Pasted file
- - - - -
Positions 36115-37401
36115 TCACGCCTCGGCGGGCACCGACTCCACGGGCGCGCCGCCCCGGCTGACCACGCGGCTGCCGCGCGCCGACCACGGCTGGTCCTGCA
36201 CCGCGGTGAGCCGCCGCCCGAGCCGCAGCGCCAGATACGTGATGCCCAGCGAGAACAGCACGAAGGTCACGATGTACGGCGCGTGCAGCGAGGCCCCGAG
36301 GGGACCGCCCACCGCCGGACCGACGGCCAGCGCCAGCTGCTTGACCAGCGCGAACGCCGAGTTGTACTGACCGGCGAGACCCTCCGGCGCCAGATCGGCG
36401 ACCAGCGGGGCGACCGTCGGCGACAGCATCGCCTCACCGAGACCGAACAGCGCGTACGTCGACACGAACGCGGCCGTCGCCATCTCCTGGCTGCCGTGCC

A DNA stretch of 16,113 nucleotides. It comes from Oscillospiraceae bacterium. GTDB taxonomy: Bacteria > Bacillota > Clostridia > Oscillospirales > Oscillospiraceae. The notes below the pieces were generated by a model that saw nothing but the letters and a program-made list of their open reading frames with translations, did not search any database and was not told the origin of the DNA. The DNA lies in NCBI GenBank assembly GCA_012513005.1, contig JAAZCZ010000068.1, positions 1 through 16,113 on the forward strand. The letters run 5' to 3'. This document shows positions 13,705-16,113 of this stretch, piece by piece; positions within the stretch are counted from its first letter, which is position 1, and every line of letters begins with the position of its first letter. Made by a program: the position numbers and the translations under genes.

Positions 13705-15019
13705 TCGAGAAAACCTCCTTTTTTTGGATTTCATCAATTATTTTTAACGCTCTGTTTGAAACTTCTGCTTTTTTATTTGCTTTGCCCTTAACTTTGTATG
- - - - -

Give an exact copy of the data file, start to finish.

Positions 36115-37401
36115 TCACGCCTCGGCGGGCACCGACTCCACGGGCGCGCCGCCCCGGCTGACCACGCGGCTGCCGCGCGCCGACCACGGCTGGTCCTGCA
36201 CCGCGGTGAGCCGCCGCCCGAGCCGCAGCGCCAGATACGTGATGCCCAGCGAGAACAGCACGAAGGTCACGATGTACGGCGCGTGCAGCGAGGCCCCGAG
36301 GGGACCGCCCACCGCCGGACCGACGGCCAGCGCCAGCTGCTTGACCAGCGCGAACGCCGAGTTGTACTGACCGGCGAGACCCTCCGGCGCCAGATCGGCG
36401 ACCAGCGGGGCGACCGTCGGCGACAGCATCGCCTCACCGAGACCGAACAGCGCGTACGTCGACACGAACGCGGCCGTCGCCATCTCCTGGCTGCCGTGCC

A DNA stretch of 16,113 nucleotides. It comes from Oscillospiraceae bacterium. GTDB taxonomy: Bacteria > Bacillota > Clostridia > Oscillospirales > Oscillospiraceae. The notes below the pieces were generated by a model that saw nothing but the letters and a program-made list of their open reading frames with translations, did not search any database and was not told the origin of the DNA. The DNA lies in NCBI GenBank assembly GCA_012513005.1, contig JAAZCZ010000068.1, positions 1 through 16,113 on the forward strand. The letters run 5' to 3'. This document shows positions 13,705-16,113 of this stretch, piece by piece; positions within the stretch are counted from its first letter, which is position 1, and every line of letters begins with the position of its first letter. Made by a program: the position numbers and the translations under genes.

Positions 13705-15019
13705 TCGAGAAAACCTCCTTTTTTTGGATTTCATCAATTATTTTTAACGCTCTGTTTGAAACTTCTGCTTTTTTATTTGCTTTGCCCTTAACTTTGTATG